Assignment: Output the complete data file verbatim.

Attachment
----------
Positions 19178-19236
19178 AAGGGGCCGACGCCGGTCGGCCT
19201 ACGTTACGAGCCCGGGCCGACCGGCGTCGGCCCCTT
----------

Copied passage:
Positions 19178-19236
19178 AAGGGGCCGACGCCGGTCGGCCT
19201 ACGTTACGAGCCCGGGCCGACCGGCGTCGGCCCCTT